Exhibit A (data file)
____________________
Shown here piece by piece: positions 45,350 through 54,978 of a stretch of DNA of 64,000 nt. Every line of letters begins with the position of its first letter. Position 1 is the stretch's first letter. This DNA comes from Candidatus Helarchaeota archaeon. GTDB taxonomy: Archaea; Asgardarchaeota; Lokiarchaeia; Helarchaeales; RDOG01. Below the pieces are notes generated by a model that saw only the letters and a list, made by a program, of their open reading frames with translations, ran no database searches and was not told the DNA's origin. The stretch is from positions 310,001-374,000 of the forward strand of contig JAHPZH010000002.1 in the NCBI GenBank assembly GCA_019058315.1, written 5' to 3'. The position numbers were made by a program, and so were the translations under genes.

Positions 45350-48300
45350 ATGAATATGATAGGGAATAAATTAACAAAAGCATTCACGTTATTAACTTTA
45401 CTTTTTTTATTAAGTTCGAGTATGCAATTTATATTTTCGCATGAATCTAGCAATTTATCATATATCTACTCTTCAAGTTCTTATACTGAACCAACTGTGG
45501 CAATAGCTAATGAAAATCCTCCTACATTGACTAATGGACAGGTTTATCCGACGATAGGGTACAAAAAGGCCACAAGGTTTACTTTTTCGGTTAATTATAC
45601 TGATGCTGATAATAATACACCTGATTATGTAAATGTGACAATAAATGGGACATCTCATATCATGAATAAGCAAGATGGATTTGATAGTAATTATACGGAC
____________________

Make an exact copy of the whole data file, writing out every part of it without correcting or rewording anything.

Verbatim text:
Shown here piece by piece: positions 45,350 through 54,978 of a stretch of DNA of 64,000 nt. Every line of letters begins with the position of its first letter. Position 1 is the stretch's first letter. This DNA comes from Candidatus Helarchaeota archaeon. GTDB taxonomy: Archaea; Asgardarchaeota; Lokiarchaeia; Helarchaeales; RDOG01. Below the pieces are notes generated by a model that saw only the letters and a list, made by a program, of their open reading frames with translations, ran no database searches and was not told the DNA's origin. The stretch is from positions 310,001-374,000 of the forward strand of contig JAHPZH010000002.1 in the NCBI GenBank assembly GCA_019058315.1, written 5' to 3'. The position numbers were made by a program, and so were the translations under genes.

Positions 45350-48300
45350 ATGAATATGATAGGGAATAAATTAACAAAAGCATTCACGTTATTAACTTTA
45401 CTTTTTTTATTAAGTTCGAGTATGCAATTTATATTTTCGCATGAATCTAGCAATTTATCATATATCTACTCTTCAAGTTCTTATACTGAACCAACTGTGG
45501 CAATAGCTAATGAAAATCCTCCTACATTGACTAATGGACAGGTTTATCCGACGATAGGGTACAAAAAGGCCACAAGGTTTACTTTTTCGGTTAATTATAC
45601 TGATGCTGATAATAATACACCTGATTATGTAAATGTGACAATAAATGGGACATCTCATATCATGAATAAGCAAGATGGATTTGATAGTAATTATACGGAC